The more I followed various pages on FB, the more pages I found to follow from their shared posts. I soon found that I had to register for email newsletters from my favorites because I missed great posts on their FB pages. It has become really important to me to share reliable medical information, something I don’t think I considered much when first starting out. The information out there has grown too. My original goal was to post 2-4 times/ week. I currently post 3-4 times/day on average.

Can you describe what is so cool about it? As a practicing pediatrician, what is it that you see in these internet tools?

Very little in medicine gets immediate positive rewards. Telling a parent that their child has a cough and it will take a couple weeks to get better, watch for these complications… it can get old.

Parents never give thanks for that. But with social media, you get instant “likes” or comments. I found that I can share solid reliable information with many people in a short time. Safety, illness treatments, insurance tips, and more.

We can communicate with followers in a way that fosters learning in both directions. Comments might drive me to find more articles to post that show it in another way because parents are still questioning, or comments might even initiate a discussion in my office on how we can improve based on a negative comment.

Do you view your SM media efforts as a hobby, or do you view this new way of communicating with people part of your job as an advocate for children?

Some people watch TV. Others golf. I surf the web. It is a hobby to me. I enjoy my time reading and sharing the right articles. It is also an advocacy position. That makes the hobby more rewarding.

You manage more than just your practice’s Facebook page. You have a presence in other social media sites, like Pinterest. Run down for us all SM platforms you engage.

In addition to my office FB page, I am one of the administrators on the unofficial AAP SOAPM “We Are Pediatrician’s” page. You mentioned Pinterest– that page is personal, but linked to my office website so I can share websites with patients. I also use Twitter and have an account at LinkedIn but don’t use it. I have a GooglePlus account, but use it mostly to share my own blog updates. I probably need to work more with Google, since more people are joining it.

Share with us your philosophy or your purpose. Do you do this as a marketing strategy for your practice? Do you view this as just a more efficient way to advocate for children in a broader capacity?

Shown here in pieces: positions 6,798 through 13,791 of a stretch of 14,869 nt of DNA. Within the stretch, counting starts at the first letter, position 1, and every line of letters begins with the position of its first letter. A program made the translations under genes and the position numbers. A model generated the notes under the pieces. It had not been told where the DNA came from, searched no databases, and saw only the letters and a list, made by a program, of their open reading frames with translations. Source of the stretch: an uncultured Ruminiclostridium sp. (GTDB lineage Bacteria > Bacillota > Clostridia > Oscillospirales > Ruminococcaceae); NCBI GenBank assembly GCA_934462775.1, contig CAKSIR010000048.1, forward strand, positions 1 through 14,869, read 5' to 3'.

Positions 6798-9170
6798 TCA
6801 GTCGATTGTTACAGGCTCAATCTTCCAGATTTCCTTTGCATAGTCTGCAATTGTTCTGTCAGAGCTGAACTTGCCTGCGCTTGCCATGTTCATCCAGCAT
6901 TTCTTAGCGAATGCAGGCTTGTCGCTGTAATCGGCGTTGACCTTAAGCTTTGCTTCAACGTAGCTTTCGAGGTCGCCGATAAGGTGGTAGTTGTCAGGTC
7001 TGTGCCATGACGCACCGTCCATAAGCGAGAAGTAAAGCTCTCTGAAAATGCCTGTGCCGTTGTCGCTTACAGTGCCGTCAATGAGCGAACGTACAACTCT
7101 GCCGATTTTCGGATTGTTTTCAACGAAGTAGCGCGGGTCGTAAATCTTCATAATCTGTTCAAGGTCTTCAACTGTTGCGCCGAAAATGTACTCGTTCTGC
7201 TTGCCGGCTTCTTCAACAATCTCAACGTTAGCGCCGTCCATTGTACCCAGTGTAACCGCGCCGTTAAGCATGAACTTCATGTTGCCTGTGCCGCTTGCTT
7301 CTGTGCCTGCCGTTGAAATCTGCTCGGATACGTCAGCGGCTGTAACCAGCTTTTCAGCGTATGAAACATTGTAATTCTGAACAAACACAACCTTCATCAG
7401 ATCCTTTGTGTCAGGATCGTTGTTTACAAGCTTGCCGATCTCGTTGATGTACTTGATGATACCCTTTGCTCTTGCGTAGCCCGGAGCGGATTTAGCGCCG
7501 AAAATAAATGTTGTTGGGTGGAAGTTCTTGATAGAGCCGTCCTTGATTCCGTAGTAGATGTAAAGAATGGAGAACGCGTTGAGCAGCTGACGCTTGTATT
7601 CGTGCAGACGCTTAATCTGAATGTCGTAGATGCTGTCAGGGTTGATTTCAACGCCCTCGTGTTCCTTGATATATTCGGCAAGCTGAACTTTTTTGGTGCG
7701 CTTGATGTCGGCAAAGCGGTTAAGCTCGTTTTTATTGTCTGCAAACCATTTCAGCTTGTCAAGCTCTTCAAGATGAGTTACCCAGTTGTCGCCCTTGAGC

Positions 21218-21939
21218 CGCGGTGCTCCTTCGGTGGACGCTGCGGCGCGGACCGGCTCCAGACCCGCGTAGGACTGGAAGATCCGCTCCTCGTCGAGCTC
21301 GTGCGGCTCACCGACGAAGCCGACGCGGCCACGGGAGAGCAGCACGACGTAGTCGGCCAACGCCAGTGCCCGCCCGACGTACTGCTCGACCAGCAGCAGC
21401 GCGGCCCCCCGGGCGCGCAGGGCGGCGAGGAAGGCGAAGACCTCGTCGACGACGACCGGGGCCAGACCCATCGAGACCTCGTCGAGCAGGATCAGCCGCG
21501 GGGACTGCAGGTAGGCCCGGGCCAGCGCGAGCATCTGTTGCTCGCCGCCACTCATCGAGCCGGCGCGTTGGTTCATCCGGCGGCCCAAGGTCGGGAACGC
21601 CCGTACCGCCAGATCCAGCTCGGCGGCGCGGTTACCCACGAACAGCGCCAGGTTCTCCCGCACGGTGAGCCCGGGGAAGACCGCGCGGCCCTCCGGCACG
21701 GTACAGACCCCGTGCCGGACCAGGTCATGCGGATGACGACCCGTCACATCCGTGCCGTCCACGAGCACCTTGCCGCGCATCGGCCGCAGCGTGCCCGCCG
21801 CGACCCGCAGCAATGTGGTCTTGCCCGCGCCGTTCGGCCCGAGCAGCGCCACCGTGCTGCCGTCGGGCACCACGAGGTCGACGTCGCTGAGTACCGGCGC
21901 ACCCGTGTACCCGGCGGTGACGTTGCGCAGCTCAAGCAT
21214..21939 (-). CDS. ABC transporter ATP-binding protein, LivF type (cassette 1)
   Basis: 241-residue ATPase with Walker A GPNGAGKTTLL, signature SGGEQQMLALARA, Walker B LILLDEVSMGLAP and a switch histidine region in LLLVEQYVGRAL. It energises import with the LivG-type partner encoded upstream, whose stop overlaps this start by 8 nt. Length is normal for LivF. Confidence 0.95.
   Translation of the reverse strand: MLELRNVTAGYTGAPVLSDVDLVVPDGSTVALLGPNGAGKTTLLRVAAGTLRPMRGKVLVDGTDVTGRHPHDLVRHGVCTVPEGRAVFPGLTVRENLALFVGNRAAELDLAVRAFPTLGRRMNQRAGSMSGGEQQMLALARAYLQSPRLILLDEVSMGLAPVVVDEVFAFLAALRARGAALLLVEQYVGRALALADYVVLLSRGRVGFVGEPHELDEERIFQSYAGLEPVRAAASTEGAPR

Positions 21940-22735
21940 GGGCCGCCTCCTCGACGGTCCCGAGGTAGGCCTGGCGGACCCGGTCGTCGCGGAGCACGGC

The original purpose of SM for our office was of course marketing. I’m sure it does draw new patients, but we’ve never measured that number. I personally feel the biggest benefit is educating my current patients. I love it when I start to do the car seat talk and mom says, “Oh, we’ll be rear facing for a long time… saw that on your FB page.” I then can stop that discussion short and spend more time on something else. I know the people who frequently interact on FB and I do change my well visit discussions with them. I can spend more time on things I don’t post regularly. It makes the time in the office better spent.

How about the tools you use and the difference in each one of them?

I rely heavily on HootSuite to manage my accounts. It is one of several scheduling tools that allows me to pre-post articles. I can choose post to my 2 FB accounts and Twitter at the same time, different times but the same information, or select which SM site I want it to go to. It doesn’t take any more time to post to all 3 than it does one – except that Twitter limits characters, so I often change my intro statement for Tweets.

Often times, people think of SM as Facebook and Twitter, but SM is more. For example, blogging. You also blog, could you tell us why blogging matters?

Blogging allows me to talk about what’s on my mind. We all get tired of giving the fever talk a million times a day, but I can write about it and share with hundreds within a week. It can slow the phone calls in my office or when I’m on call to blog about the current illness going around.

I have also used it to answer common questions that I couldn’t find good information to post, such as “will standing hurt baby’s legs?” I also hope to educate families about children’s healthcare on a bigger scale.

I find great satisfaction knowing that thousand’s have read my article on generic Concerta substitutions. I am worried that going back and forth between brands will cause overdosing due to the difference in time release of the different formulations. If I can save one child from the effects of an overdose, it will be worth while.